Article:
Banana and chocolate cake

I’m on a hunt for a good banana bread recipe. I’ve tried a couple of recipes and none are quite hitting the mark. This one is totally delicious straight out of the oven but it’s definitely more of a cake than a ‘bread’. It was wonderful for a little afternoon tea but the next day I found it too moist. You should be able to spread banana bread with butter!!

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It’s based on a Nigel Slater recipe we changed because we didn’t have the right sugar and I couldn’t be bothered to grate the chocolate. I should add Lexie loved this cake – both making and eating it! She was great at mashing the bananas with a fork, cracking open the eggs and helping me break the chocolate (i.e. trying to eat as much of it as possible).

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Banana and chocolate cake

  • 250g plain flour
  • 2 tsp baking powder
  • 125g soft butter
  • 235g brown sugar (we used demerara which is pretty crunchy but it was tasty!)
  • 400g peeled weight of ripe bananas
  • 2 eggs
  • 1 tsp vanilla extract
  • loaf tin, 24 x 12 x 7, lined with baking paper
  • 1 big bar of milk chocolate

Preheat the oven 180/gas 4. Cream together the sugar and butter. Beat the eggs and add the vanilla extract then add this to the sugar/butter mix.

On a plate mash the bananas with a fork so they are still a bit lumpy. Break the chocolate into large chunks and mix into the banana. Add all of this to the sugar/egg mixture.

Mix the flour and baking powder then slowly sift and fold this into the mixture. Pour the mixture into the baking tin and bake in the oven for about 50 mins. Use a knife or a strand of spaghetti to check it’s done by skewering the middle of the cake – it should come out clean. If it’s still gooey, cover with foil and bake for a few more mins.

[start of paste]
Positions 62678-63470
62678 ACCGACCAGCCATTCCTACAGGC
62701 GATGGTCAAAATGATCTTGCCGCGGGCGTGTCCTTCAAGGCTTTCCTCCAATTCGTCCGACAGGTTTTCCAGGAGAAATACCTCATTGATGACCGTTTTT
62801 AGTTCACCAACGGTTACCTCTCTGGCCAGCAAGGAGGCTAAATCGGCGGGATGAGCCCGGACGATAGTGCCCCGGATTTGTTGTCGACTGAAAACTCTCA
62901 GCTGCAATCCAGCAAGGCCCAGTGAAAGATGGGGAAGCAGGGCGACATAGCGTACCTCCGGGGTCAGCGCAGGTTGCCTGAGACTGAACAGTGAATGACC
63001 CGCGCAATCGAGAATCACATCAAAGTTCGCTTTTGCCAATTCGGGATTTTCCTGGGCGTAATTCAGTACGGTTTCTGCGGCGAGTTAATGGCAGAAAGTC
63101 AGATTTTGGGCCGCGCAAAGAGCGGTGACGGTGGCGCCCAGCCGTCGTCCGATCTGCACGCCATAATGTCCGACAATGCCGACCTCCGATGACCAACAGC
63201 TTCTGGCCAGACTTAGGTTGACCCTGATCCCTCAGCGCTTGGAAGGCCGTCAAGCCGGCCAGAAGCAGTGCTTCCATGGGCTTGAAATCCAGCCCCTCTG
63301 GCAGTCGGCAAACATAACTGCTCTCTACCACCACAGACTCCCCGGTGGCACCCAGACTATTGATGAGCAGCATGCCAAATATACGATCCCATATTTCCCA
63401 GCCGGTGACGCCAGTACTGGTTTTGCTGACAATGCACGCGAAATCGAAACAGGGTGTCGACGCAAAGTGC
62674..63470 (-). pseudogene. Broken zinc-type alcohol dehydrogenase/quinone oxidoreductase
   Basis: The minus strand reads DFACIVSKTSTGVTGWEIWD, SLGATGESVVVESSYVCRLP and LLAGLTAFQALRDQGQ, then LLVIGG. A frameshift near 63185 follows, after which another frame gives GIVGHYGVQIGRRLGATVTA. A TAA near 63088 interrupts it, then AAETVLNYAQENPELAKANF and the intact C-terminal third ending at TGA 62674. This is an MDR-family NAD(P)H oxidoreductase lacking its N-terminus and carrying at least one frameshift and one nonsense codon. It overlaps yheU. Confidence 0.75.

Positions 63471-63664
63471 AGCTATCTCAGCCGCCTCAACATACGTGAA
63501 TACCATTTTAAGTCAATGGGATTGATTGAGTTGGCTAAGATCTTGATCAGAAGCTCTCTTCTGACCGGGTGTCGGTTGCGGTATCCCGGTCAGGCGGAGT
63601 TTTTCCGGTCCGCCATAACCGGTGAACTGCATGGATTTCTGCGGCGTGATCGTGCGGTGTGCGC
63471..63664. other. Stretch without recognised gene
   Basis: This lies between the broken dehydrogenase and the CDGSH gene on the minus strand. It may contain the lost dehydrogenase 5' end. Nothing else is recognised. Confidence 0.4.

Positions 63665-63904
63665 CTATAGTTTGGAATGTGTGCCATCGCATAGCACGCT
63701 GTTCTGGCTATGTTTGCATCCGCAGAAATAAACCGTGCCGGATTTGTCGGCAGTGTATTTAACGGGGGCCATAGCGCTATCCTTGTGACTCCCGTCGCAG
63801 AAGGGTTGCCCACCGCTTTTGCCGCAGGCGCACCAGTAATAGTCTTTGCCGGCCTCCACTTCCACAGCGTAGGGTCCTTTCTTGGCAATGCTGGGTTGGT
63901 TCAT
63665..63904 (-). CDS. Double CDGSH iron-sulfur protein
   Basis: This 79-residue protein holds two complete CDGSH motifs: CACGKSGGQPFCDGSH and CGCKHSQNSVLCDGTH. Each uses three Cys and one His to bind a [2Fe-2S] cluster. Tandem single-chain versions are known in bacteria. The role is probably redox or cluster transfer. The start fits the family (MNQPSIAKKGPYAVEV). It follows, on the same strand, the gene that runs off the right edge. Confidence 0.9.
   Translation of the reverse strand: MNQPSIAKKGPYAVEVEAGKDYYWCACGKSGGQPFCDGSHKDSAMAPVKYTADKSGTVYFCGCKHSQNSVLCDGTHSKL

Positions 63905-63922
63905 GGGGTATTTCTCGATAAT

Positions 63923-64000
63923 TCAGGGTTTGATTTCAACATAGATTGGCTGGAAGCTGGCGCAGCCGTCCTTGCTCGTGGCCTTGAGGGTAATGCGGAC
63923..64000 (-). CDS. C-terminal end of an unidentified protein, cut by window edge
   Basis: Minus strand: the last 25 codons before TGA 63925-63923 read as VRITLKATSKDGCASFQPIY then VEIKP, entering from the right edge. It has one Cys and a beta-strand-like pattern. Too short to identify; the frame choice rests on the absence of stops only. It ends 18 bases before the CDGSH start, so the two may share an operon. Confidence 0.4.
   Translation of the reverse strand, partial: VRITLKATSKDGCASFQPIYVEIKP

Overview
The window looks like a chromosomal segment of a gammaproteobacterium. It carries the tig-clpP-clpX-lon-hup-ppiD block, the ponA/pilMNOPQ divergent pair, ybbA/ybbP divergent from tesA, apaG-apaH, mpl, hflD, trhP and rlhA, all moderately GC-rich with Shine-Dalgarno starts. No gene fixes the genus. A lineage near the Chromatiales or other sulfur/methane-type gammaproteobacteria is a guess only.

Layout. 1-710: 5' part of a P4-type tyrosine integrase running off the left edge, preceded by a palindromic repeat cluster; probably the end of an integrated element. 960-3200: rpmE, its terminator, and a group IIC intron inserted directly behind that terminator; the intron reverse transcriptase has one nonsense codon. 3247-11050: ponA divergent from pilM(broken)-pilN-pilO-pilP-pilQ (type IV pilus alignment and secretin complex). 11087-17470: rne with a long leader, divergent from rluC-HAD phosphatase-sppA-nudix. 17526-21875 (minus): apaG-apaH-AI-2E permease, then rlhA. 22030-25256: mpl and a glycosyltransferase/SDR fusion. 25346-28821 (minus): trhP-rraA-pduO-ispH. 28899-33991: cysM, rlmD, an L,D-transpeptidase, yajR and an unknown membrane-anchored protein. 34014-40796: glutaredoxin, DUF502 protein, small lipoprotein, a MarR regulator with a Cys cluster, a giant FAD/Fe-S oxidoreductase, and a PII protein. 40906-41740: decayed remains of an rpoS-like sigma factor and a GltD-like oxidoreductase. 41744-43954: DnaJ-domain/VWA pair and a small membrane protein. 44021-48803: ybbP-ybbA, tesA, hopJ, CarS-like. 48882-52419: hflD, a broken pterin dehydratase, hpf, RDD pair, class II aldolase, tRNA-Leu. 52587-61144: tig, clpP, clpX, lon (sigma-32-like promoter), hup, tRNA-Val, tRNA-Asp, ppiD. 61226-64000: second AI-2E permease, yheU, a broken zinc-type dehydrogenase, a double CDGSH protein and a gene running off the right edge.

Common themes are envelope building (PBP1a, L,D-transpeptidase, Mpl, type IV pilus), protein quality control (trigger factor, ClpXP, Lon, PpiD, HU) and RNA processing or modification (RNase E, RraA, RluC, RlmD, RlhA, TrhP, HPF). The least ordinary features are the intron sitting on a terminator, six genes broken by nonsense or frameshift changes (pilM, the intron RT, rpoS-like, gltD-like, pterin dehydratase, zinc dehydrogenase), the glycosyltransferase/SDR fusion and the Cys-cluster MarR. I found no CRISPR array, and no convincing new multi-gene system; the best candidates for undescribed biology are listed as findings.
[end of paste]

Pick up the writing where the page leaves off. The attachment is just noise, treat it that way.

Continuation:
Once it’s done let it cool for 15 mins then remove from the tin. Let it to cool a little longer then remove from the paper and serve in thick slices.

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Asparagus (or courgette or pea) carbonara

I’m rushing to get all my asparagus recipes written up. The ‘asparagus’ collection if you will. Here’s a tasty carbonara that’s lovely with asparagus but also good with courgettes or peas. Lexie likes cracking eggs so this is a good recipe to make with her, although Finn is too little to have raw egg.

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I usually make this with penne or spaghetti but recently have made it for Lexie using my favourite kids pasta Stellette, little stars that cook in 5 minutes and are suitable for baby Finn to eat. Chifferi rigati which is like mini macaroni also cooks in 5 mins.

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Asparagus carbonara

  • 2 egg yolks
  • bunch of trimmed and washed asparagus, sliced into 5mm rounds, or peas, or sliced courgette
  • 75ml double cream
  • 30g grated parmesan, plus more to serve
  • olive oil
  • salt and pepper
  • a sprigs worth of fresh thyme leaves, chopped
  • 2 crushed garlic cloves
  • handful of chopped fresh parsley
  • pasta (roughly 250g)

Blanch the asparagus for a minute or two, drain and set aside. Heat a little oil in a pan and fry the bacon with the thyme leaves so it’s nice and crispy. Just before it’s done add the garlic and asparagus. Mix the egg yolks with the cream and parmesan and season with salt and pepper. Cook the pasta and when cooked and drained, add to the bacon mix. Finally stir in the egg mixture off the heat and serve quickly, ideally on warmed plates if for grown ups, with extra parmesan.